The best part? The stunt was about raising awareness of both the album itself and the singer’s upcoming Yahoo live stream next week. Yes, you read that right.

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SeaWorld Finally Confirms a Blackfish Backlash to Investors

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SeaWorld has been very insistent in its messaging since CNN’s Blackfish expose surfaced with variations on “The documentary is skewed and it will not affect our business in any way.”

Despite this claim, the company and its firm 42West launched an aggressive campaign to counter the film’s influence and we posted extensively.

Time has revealed some small cracks in the  facade: Southwest Airlines, for example, recently ended its 26-year partnership with the resort while maintaining ties through the Southwest Vacations unit.

Today, however, the company officially changed its tune in a telling press release.

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Conservationists Use Twitter to Inject ‘Real Science’ Back into Shark Week

If you were to search #SharkWeek on Twitter right now, it would yield plenty of brand tweets reminding customers that the product or service in question is a perfect tie-in to the annual celebration of our toothy, aquatic heroes. In fact, with shark-themed doughnuts, cars, cosmetics, and whiskey, one might even be able to live this whole week without touching a single non-shark-related thing, however tenuous the actual connection might be.

But brands aren’t the only Twitter-users utilizing the #SharkWeek hashtag to further their own purposes; while it’s undeniably fun to buy into the hype, there are many organizations and individuals that would like to remind us that the heart of Shark Week is (or should be) science, education, and conservation, and they are taking to Twitter to hammer this message home.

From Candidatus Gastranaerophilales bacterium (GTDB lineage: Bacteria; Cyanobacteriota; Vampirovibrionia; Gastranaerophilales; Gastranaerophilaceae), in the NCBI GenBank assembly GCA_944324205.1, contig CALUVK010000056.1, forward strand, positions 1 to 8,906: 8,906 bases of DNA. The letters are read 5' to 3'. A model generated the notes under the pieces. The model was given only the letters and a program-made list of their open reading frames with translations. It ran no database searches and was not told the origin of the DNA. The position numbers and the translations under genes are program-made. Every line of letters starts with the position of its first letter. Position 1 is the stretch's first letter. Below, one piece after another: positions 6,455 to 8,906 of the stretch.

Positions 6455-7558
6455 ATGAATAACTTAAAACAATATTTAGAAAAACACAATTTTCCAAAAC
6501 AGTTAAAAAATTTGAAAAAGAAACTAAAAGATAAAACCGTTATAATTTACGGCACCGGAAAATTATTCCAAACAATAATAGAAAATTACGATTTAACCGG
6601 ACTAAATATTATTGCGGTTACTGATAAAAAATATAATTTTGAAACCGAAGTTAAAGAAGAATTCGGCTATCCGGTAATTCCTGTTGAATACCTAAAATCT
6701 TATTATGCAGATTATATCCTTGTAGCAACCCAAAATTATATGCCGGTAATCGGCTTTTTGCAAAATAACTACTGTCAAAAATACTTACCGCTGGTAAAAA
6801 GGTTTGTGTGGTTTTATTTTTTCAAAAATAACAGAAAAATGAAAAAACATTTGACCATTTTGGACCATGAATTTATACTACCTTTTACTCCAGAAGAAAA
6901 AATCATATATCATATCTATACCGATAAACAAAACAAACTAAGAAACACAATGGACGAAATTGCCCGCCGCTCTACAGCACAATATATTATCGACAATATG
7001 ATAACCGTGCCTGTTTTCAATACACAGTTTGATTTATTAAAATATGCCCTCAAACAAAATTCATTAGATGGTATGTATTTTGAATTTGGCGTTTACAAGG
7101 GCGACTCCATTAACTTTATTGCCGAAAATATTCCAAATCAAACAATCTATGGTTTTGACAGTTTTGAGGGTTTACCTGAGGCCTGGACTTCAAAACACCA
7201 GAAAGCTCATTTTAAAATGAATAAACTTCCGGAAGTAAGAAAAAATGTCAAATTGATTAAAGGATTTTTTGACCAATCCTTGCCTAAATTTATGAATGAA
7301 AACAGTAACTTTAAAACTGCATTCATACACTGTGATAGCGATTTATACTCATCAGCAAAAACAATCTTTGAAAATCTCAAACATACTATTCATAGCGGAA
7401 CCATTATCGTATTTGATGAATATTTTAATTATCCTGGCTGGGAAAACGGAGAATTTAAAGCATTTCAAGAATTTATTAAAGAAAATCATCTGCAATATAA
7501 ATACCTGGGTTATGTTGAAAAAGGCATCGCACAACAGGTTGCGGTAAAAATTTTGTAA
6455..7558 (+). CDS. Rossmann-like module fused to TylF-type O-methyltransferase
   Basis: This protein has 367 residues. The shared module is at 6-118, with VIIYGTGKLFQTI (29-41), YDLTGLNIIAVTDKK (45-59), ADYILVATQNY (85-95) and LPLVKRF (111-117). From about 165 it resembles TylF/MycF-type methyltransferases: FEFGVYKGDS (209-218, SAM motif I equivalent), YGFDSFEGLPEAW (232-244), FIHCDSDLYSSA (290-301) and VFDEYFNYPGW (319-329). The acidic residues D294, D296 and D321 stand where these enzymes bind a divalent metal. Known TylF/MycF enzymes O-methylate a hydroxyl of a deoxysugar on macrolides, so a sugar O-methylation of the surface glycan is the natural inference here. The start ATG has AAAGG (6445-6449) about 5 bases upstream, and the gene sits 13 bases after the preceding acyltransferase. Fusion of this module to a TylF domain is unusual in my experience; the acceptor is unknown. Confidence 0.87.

While some are simply taking it upon themselves to spread awareness and education (like the examples above), others are taking direct issue with the programming on Discovery, lamenting the replacement of good old-fashioned documentaries with the increasingly-popular “docudrama.” Read more

Edelman Has Some Thoughts on Using Robin Williams’ Death to Pitch

Fortunately, we have not received any such pitches. But because the unexpected death of Williams has dominated the news this week, it was perhaps inevitable that someone would tie the unfortunate news to the business of communications.

Yesterday the world’s largest PR firm did just that…and a journalist called foul.

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Kelly Cutrone Says Fashion People Don’t Care About KimYe

Kelly CutroneKelly Cutrone has never been one to mince words. You wanna cry? Take that elsewhere. If your body is disturbing, she’s gonna let you know. Certainly she’s not going to tone it down for Kanye West and Kim Kardashian.

Speaking with the New York Daily News, Cutrone says point blank, “I don’t think there’s one person who really works in the fashion industry who gives a flying f— about Kanye West.”

There’s more!

“I think they have no influence in the fashion world whatsoever,” she continued.

Boom!

Notice, however, how specific Cutrone is about her comments.

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STUDY: Social Media Is Winning PR War for Anti-Fracking Groups

Signs protesting the process of hydraulic fracturing, also known as fracking, are seen near the town of Calicoon Center, New YorkWe’ve written frequently about the PR war over hydraulic fracturing or “fracking” — anti-fracking and environmental groups VS. the energy companies that have adopted the controversial practice. Now, a recent study by Makovsky suggests that while both sides may be impassioned and dedicated to winning the debate, the war is being fought on two different battle grounds, and the side utilizing social media appears to be the side that’s winning.

The survey revealed that 57% of U.S. consumers believe that fracking is one of the three most important environmental issues today. Furthermore, 65% of respondents (71% in fracking cities) say they hear about the issue at least weekly, and 77% say they hear about it primarily from internet news sites and social media.

Now here’s the kicker: the study also found that the vast majority of social media mentions of the subject are coming from anti-fracking activists and groups. In fact, of the 1.3 million Twitter mentions of fracking from January through July 2014, anti-fracking activists generated 2000% more impressions than groups supportive of the practice. Let us spell that out again… two-thousand percent! Read more